top of page

The limitations of Google Alerts for media monitoring

What do the Panama Papers, The Bachelor and house prices all have common? If you’re expecting a witty punch line, you’ll be disappointed. The answer is that they’re all currently trending news topics in New Zealand.

In 2013, Google launched a new search algorithm called Hummingbird. Google said the goal to return pages from a search that better match the meaning of the search words, rather than just matching the words themselves. Hummingbird relies in part on Google’s Knowledge Graph, a project that deduces the relationships between things, places and people from its stock of 570 million unique concepts.

Prior to completing a search, Google will consider more than 200 factors to determine if a page is worthy of display. Not all of these are publicly known, but a page’s popularity and PageRank are included.

This is great when you’re searching for local restaurants or looking to settle a trivia question around the office, but it is problematic if you’re relying on Google Alerts for comprehensive media monitoring.

Google Alerts do exactly what it says in the label, if there’s mainstream news it’ll tell you but as a media monitoring tool it has some significant weaknesses.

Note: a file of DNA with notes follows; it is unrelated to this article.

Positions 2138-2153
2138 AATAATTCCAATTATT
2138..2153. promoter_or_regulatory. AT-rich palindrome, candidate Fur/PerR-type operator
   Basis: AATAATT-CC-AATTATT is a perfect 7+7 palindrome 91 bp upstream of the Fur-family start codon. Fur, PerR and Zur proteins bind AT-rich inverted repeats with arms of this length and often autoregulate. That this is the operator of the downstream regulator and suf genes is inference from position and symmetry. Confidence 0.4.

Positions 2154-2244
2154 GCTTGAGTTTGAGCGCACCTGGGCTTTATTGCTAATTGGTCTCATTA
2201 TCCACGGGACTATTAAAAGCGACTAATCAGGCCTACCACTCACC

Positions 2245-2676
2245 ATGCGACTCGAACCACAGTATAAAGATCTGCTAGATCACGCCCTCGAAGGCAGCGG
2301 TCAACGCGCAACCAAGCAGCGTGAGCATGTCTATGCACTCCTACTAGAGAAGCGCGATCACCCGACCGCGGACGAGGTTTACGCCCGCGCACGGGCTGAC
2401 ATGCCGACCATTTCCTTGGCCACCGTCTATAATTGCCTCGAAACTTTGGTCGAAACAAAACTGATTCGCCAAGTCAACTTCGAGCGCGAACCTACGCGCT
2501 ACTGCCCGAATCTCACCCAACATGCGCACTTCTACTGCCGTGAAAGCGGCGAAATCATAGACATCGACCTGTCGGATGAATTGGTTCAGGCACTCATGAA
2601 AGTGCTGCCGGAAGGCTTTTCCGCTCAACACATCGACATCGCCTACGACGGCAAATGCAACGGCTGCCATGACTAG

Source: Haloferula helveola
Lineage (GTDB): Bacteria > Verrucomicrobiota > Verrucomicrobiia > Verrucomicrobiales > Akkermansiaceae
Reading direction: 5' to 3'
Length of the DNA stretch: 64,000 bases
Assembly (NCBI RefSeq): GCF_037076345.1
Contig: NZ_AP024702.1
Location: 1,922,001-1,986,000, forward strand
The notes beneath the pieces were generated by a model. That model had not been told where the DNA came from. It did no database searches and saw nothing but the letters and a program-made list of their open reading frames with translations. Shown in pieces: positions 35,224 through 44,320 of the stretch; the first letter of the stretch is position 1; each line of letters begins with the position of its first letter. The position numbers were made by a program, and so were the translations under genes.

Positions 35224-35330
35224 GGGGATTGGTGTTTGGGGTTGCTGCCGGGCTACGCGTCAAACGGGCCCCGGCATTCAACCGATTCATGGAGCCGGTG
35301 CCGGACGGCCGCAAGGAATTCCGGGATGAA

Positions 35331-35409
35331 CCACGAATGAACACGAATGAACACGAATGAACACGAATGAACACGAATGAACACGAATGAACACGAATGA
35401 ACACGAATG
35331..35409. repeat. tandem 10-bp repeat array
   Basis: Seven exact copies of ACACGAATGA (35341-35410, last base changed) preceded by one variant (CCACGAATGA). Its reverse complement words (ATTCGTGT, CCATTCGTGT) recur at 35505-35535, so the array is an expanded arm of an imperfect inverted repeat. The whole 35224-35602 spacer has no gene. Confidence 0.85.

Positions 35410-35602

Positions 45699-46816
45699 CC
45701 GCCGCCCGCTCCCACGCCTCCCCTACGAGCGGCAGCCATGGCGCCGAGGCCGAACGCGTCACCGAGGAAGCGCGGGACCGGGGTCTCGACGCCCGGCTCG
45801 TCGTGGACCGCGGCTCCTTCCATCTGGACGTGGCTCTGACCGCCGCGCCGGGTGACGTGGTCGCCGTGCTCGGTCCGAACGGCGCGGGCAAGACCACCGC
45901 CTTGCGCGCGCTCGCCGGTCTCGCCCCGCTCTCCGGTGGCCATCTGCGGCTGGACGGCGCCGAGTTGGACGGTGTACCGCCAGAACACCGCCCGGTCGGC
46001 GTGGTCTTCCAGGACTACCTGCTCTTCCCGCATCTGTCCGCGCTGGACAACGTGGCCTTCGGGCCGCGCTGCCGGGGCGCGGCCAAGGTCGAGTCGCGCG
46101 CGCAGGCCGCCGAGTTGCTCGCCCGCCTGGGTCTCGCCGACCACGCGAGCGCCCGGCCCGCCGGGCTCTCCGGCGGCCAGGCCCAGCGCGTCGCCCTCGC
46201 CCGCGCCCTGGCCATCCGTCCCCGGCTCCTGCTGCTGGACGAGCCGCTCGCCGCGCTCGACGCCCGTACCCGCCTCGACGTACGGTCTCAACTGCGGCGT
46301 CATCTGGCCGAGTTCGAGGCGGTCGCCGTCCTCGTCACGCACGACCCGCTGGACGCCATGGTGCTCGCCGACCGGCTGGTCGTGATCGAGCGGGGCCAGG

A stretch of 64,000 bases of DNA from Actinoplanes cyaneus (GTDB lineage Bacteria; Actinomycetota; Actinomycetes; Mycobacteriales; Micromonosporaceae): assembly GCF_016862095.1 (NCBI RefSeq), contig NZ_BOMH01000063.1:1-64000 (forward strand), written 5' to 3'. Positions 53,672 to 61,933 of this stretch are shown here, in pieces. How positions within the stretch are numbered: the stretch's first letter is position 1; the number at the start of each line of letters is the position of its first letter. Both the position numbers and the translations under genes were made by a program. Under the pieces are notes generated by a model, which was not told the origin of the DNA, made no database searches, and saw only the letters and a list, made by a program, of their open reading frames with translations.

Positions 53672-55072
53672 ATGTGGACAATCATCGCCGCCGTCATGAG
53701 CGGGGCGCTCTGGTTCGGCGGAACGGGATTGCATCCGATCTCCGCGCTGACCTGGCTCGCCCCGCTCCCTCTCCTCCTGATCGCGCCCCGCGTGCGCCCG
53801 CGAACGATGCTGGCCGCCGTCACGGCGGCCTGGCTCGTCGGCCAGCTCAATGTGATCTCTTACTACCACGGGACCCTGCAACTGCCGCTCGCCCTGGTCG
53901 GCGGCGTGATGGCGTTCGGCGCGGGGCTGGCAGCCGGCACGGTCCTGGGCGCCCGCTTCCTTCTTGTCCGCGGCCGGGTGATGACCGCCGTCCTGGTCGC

If you were to set up a Google Alert for any of the topics mentioned in the opening paragraph, you would receive a set of results from sources that Google’s algorithms have determined are best and most relevant to you, while relegating anything deemed irrelevant. As such, smaller media outlets and blogs are often not presented in results.

So, how does Mediamine compare to Google Alerts?

1. Source – Mediamine is more comprehensive

  1. Mediamine returns the relevant results from all the sources it monitors, regardless of ‘popularity’.

  2. Google Alerts results are determined by its search algorithm, which only returns items from sources it deems worthy.

2. Keywords – Mediamine easily manages many keywords at once

  1. Mediamine allows users to search using an unlimited number of keywords.

  2. A Google Alert becomes unwieldy as you add more and more keywords, meaning you have to manage multiple alerts.

3. Relevance – Mediamine analysts can comprehend and execute complex briefs

  1. Mediamine’s trained analysts also manually edit each report, checking for any irrelevant items that may have made it through the search filters.

  2. Despite its algorithms, Google can still be confused by false positive results.

4. Categories – Monitoring results are structured in a customized and systematic manner

  1. Mediamine’s monitoring reports are split into categories, meaning they are easy to review.

5. Formats – Monitoring results are delivered in flexible formats

  1. Mediamine reports can be delivered in a range of formats – including PDF and CSV – directly to your inbox.

6. Newsroom – Allows ultimate flexibility to sort, analyse and distribute news item data

  1. Mediamine’s Newsroom app allows users to create and distribute bespoke reports to key stakeholders.

  2. Through Newsroom, Auto News customers have the ability to edit their own reports before distributing to stakeholders.


bottom of page